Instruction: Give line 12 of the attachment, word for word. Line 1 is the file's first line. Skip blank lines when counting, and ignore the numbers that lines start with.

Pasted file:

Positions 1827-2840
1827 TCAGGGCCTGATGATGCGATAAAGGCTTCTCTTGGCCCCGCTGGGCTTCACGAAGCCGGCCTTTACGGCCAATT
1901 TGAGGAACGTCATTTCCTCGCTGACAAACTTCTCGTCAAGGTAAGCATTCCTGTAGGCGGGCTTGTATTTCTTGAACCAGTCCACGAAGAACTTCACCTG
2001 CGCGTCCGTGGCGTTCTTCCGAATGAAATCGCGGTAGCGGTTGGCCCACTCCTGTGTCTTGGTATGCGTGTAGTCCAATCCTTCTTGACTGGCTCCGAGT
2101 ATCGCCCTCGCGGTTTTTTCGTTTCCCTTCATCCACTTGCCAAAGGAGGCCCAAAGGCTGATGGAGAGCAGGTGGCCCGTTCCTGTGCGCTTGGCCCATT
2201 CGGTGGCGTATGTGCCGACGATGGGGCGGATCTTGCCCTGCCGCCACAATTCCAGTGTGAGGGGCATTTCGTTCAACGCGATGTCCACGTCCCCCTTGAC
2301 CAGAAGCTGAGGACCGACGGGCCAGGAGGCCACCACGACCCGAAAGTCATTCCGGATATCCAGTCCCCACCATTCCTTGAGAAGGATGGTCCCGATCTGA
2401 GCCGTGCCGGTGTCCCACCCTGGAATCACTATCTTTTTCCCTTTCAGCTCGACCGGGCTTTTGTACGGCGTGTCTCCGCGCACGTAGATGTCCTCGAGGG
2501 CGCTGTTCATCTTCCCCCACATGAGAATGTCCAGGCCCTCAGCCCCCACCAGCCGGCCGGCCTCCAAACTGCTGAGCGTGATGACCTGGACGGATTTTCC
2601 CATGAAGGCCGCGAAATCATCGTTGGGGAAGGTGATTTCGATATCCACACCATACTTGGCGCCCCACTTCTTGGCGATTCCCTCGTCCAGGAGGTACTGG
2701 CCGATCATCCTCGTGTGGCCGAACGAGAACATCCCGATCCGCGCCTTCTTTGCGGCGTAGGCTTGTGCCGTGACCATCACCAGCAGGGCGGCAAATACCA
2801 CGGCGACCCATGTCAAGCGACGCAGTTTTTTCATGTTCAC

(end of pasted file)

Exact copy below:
2801 CGGCGACCCATGTCAAGCGACGCAGTTTTTTCATGTTCAC